Перспективный Авиационный Комплекс Фронтовой Авиации, Perspektivnyi Aviatsionnyi Kompleks Frontovoi Aviatsy, literally “Future Front-line Aircraft System”

As more video and still footage becomes available, some thoughts are emerging.  First observation is that clearly this is just a flying prototype that focuses on the airframe and not much else for a 5th gen fighter:

Alexander Golts, an independent military analyst, said the T-50 is running on old engines, and the only major technological breakthrough was designing the airframe making the jet more difficult for radars to spot, in keeping with its U.S. counterpart.

Ergo, probably a cockpit not much removed from an Su-35, no 5th gen weapons system, e.g., AESA radar (yet), etc.  Some other items stand out – like the notable presence of non-stealthy fasteners.  Given that the PAK-FA is minus it’s war coat, that shouldn’t surprise.  Note in the picture below the comparison of the prototype PAK-FA on the left and the notable presence of fasteners on the YF-23 prototype:

PAK-FA (left) YF-23 (looking aft) (right)

So, I wouldn’t go jumping to any conclusions just yet based on that observation.

Still, the basic airframe will define certain things that carry over to the production bird.  Things like weapons storage:

PAK-FA/F-22A weapons bay comparison

Reportedly, one of the determining factors in the YF-22 over the YF-23 was its ability to hold up to 6 AIM-120 missiles internally.  If the YF-23 had gone into production, the forward fuselage was to have been slightly enlarged to provide for a rotary launcher, a much more complex system than the simpler trapeze arrangement on the F-22.  Given the size of the PAK-FA’s fuselage and apparent configuration of two weapons bays (two doors each) nestled in the tunnel between the engines,  combined with the size of the AA-12 Adder, it would appear the initial carriage would be up to two AA-12/bay.  Note also that the AIM-9X is carried in outboard internal bays on the F-22, again something the YF-23 appeared to lack.

Aerodynamic surfaces are interesting to compare — beginning with the tail-feathers of the PAK-FA.  While the YF-22/F-22 used a conventional vertical stab/rudder arrangement, the YF-23 combined the vertical and horizontal stabs into an all flying combo, presumably to attain greater maneuverability without having to resort to thrust vectoring.  Of course the YF-22/F-22A uses thrust vectoring and while it reportedly gave the YF-23 a leg up in subsonic maneuvering, the YF-22 was reportedly better in supersonic and high-alpha conditions.  The PAK-FA appears to have chosen a middle ground, retaining horizontal stabilizers and having a moving vertical stab (not unlike the SR-71):

Tail comparisons: PAK-FA with Su-35, YF-22 and F-22A

The wing appears to be close to the F-22A’s modified diamond form (don’t be misled y the lighter colored leading edge in the video capture to think it is a cranked arrow).  Certain aspects of the tail area also appear to derive from the Su-35 as well, which may lead us to draw conclusions about the degree of stealth currently obtained in that area and a probable target for more work as the project evolves.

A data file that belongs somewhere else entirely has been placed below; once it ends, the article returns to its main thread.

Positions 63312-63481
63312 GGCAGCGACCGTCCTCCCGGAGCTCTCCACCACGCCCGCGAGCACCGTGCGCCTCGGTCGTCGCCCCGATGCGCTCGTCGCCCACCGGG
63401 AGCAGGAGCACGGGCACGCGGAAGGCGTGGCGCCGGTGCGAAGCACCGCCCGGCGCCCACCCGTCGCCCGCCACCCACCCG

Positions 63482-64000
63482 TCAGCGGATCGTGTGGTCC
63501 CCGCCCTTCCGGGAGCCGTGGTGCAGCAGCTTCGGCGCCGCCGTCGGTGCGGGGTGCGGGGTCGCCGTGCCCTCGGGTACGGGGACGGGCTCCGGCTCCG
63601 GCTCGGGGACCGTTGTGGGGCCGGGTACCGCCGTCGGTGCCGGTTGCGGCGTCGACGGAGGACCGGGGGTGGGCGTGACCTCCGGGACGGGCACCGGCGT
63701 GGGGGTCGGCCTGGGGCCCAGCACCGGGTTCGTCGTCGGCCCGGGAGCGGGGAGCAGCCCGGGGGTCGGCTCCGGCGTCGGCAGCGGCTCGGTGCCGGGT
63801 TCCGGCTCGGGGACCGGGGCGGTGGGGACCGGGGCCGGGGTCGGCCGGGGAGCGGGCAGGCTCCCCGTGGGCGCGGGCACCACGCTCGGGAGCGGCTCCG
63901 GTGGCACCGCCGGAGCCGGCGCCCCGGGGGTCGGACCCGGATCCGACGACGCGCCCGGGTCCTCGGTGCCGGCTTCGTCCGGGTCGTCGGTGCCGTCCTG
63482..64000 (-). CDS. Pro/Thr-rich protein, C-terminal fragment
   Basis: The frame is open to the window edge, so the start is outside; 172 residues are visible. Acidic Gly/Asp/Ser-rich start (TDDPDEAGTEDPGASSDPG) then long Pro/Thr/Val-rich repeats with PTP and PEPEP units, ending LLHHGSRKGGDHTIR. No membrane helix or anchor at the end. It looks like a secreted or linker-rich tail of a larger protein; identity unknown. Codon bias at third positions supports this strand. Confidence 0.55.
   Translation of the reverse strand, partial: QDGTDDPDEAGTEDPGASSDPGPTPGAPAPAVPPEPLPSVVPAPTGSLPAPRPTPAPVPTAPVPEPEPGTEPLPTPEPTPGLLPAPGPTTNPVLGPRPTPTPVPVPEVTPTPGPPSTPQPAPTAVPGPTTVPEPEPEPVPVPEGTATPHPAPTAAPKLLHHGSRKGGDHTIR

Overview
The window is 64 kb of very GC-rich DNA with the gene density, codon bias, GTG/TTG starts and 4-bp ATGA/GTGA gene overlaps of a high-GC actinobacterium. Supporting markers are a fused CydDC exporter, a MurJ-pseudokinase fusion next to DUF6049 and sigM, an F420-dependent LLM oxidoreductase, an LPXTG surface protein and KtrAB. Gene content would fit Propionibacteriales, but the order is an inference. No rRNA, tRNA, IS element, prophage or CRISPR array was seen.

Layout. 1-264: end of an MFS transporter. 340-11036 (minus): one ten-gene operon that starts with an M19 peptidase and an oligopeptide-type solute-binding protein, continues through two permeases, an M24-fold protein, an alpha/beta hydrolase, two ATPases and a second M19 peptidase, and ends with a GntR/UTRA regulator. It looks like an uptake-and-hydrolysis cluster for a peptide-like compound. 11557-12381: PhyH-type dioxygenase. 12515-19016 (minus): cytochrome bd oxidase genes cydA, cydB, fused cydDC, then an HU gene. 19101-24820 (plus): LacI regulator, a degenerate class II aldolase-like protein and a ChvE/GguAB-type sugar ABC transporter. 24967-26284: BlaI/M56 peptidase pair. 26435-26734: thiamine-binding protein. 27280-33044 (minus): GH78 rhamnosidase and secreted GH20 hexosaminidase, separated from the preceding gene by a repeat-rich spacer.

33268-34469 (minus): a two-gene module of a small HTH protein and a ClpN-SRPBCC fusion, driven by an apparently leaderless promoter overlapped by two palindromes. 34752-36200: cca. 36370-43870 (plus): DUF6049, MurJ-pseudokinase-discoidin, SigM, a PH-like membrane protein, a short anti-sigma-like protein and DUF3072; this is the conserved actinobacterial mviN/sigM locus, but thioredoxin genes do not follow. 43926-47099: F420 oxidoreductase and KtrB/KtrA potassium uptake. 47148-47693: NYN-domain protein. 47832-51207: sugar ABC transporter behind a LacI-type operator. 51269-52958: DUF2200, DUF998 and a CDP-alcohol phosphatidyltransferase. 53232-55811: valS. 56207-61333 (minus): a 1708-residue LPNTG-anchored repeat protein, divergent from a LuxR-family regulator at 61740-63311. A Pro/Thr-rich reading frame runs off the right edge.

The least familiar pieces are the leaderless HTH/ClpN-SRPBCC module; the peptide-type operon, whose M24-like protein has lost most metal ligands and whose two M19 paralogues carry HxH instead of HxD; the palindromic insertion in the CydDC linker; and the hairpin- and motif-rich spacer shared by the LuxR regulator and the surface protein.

Speaking of evolving, recall the F-22’s own evolution from the YF-22:

YF-22 vs. F-22A comparison

In reality, the PAK-FA is probably more closer in nature to the YF-22 or X-35 than it is representative of a true 5th generation fighter.  As the US has found out in bringing the F-22 and the F-35 into operational form, that is a very difficult birthing process and given the very difficult time the Russians are having with net-centric-type weapons systems (one of the defining characteristics of 5th gen fighters — the net-centric weapons systems, not the difficulty in fielding them), it is very optimistic to suggest that a full-up 5th gen fighter will see IOC in 2015 as some suggest.  Even with substantial involvement from India.

Welcome to the New World…

9 Comments

  1. jim

    So what would a realistic estimate be – 2020? The excerpt I read said the engine would take 5-7 years to develop, and 8 for full production. Plus these are probably the most optimistic projections designed to keep Putin happy.

    I have to admit I’m skeptical that Russia has the defense industry talent to pull it off. Part of me thinks we’ll see a real world 5th gen Chinese fighter before Russia’s PAK FA enters production.

  2. I’d say probably around 2017 for a full-up model to begin fligh test and 2020 fo IOC would be in the believable range.
    – SJS

  3. In my blog, I conclude that the aircraft is not a true prototype, but more likely a demonstrator (http://40yrs.blogspot.com/2010/01/good-plan-view-of-pak-fa.html), like the British EAP canard-delta demonstrator in the 1980s.

  4. Forgot to add. The EAP flew in 1987, and the Typhoon entered service in 2001….A 16 year lag.

  5. claudio

    Think the level of Indian enthusiasm (read $$) will dictate when and if a 5th gen aircraft gets to IOC. A LOT can happen in 8-10 years.

  6. Captain Joe

    I wonder if the aft weapons bay has weapons oriented to fire to the rear, a six shooter. Why don’t designers plan for this?

  7. Nikita

    The official IOC date is 2013, so I don’t think that Sukhoi will have problems getting it into the skies by 2015. A lot seems to be done already, all it still needs is the AL-41F engines, a weapons bay and a fresh layer of paint.
    Overall, looks like a great plane. I wonder if they will get the AL-41F to be 3D TVC and still retain a low rear RCS.

    Slava Rossiya! Slava pobeda!

  8. Russia should try best to make pak-50 more competative by putting latest and future technology , I think india can contribute on amount of money more than it is investing now .

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